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Dissolution of a Business Explained by College Station Business Lawyer

Posted by Chris Peterson | Jun 01, 2013 | 0 Comments

Dissolution of a Business Explained by College Station Business Lawyer

Businesses have a life span, just as people do. An owner retires or decides the company no longer is necessary; partners separate; most business operations eventually cease. Whether yours is an LLC, corporation, partnership, or sole proprietorship, there may very well come a time when you find it necessary or appropriate to close shop. It is important to follow correct procedures when you do. A College Station business lawyer will work with you to ensure that your decision to cease operations is timely and handled properly.

Different Rules for Dissolution

The rules and guidelines governing dissolution of a business differ with each type. It is very important that you follow Texas statutes related to your enterprise. Working with a skilled and knowledgeable College Station business lawyer will provide you with assistance to make sure that your business dissolution is properly coordinated.


Each form of business presents challenges when it is dissolved. Corporations are from a business standpoint often the most complex to close, especially if the company is large or multi-national. Generally speaking, there are three ways to dissolve corporations:

  • Voluntarily: Shareholders elect to dissolve the corporation with a majority vote.
  • Involuntarily: Based upon a complaint filed in state court, an involuntary dissolution can be implemented.
  • Failure to Pay Taxes: If the corporation fails to pay state taxes, a forced dissolution can be initiated in order to recoup what is owed.


Limited liability corporations are akin to corporations in some ways, but are dissolved in a somewhat different manner. Closing an LLC can occur through several means:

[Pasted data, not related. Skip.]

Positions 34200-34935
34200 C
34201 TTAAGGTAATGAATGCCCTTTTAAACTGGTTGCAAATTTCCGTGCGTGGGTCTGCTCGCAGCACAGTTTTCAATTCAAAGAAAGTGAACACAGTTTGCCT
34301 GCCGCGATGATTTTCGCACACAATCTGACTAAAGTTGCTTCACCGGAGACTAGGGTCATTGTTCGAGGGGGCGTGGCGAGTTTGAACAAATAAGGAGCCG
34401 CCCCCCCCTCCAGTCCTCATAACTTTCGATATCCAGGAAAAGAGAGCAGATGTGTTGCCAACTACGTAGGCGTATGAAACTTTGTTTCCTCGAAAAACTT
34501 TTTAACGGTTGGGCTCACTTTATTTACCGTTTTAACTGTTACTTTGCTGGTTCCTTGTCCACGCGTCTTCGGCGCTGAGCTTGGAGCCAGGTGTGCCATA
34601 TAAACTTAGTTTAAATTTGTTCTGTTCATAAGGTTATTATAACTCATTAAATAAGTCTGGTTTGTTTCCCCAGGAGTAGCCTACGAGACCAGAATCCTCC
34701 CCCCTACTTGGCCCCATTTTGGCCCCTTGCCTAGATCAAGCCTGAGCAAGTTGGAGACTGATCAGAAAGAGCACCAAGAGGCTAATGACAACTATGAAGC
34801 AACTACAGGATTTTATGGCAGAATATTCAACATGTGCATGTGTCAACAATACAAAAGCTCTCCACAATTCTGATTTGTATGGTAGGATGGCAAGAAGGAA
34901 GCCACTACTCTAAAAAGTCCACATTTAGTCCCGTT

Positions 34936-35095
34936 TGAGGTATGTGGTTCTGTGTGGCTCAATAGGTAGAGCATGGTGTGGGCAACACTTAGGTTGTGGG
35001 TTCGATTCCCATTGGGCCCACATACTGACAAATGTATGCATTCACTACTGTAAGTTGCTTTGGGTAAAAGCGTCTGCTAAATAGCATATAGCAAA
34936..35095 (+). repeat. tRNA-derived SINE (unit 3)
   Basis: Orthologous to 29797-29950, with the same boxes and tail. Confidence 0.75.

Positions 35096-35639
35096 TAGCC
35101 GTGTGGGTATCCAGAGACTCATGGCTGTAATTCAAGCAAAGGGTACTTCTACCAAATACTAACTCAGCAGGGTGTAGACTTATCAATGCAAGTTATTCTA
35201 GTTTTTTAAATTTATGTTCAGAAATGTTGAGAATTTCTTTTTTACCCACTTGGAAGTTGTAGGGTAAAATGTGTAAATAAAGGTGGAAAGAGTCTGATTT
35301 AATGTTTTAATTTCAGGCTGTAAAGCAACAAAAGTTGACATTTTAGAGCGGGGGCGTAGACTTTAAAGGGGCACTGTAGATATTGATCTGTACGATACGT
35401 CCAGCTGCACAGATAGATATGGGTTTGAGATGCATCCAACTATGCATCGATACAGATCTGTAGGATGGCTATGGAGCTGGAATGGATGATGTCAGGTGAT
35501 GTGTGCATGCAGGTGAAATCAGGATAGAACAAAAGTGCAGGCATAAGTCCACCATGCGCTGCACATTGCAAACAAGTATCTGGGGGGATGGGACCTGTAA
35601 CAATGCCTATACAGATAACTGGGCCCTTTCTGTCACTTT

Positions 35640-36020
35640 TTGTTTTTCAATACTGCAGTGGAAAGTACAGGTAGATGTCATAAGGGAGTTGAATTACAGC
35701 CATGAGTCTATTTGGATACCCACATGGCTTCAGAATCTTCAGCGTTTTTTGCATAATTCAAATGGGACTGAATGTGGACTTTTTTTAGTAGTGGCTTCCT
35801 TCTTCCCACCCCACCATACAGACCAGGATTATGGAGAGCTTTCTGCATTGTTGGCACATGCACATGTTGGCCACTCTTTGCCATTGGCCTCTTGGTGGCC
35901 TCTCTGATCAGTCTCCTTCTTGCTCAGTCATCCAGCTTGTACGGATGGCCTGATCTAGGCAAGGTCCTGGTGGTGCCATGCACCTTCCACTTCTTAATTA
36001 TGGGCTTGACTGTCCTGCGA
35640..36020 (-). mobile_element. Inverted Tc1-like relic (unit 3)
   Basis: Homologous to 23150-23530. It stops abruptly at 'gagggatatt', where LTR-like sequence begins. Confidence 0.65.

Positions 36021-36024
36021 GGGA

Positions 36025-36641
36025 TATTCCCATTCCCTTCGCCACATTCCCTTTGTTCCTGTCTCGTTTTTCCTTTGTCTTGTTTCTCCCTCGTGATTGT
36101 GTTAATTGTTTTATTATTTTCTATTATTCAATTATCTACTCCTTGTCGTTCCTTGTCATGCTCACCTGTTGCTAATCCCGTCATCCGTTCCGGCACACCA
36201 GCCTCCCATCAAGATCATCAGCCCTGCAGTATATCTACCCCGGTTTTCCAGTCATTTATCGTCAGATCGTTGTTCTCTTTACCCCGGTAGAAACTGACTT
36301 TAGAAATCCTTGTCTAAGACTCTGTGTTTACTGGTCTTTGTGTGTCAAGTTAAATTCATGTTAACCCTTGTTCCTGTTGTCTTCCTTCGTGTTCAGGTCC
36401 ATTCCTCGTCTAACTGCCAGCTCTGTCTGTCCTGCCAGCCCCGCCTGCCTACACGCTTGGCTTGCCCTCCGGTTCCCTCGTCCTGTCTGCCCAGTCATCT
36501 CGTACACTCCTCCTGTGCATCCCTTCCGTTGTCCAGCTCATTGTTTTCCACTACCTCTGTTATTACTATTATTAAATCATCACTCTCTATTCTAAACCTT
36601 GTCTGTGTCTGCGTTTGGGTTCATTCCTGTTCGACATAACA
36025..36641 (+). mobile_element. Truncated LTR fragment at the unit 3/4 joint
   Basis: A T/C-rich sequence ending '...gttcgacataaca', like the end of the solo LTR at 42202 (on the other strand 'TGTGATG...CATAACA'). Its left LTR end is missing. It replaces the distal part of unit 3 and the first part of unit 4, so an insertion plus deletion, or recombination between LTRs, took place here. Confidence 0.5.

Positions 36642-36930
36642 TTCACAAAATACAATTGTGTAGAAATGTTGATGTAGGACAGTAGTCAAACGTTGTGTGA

• Voluntarily: This is the case only if the operating agreement specifically states that dissolution can be initiated.
  • Through a Vote: A specific percentage of the voting members agree to initiate a dissolution as per the operating agreement.
  • Judicial Dissolution


While corporate dissolution can pose challenges, partnerships also can be difficult to dissolve. This is in part because they are so often built from personal or business friendships, and these naturally evolve over time. Dissolving a partnership can take a bit of finesse, given the delicacy of relationships and feelings among the partners, not all of whom may be pleased with the decision. A College Station business lawyer can be a useful outside party in helping iron out differences as the dissolution proceeds.

Four reasons are recognized for dissolving a partnership:

  • The business was set up initially to continue for a specific amount of time, and that time is expiring.
  • The partnership is for some reason no longer in accordance with state laws.
  • The partnership agreement explicitly states an agreement for dissolution.
  • A court order is given.

For Assistance in Closing a Business

Should you determine that the time has come to cease operations and dissolve your business, working with a College Station business lawyer is essential. Peterson Law Group will provide the highest quality legal guidance. Call us today at 979-703-7014.

About the Author

Chris Peterson

Chris Peterson is the owner of Peterson Law Group. He practices primarily in the areas of wills, trusts and estate planning; probate and trust administration; elder law; and business law. Chris is also the owner of Brazos 1031 Exchange Company.


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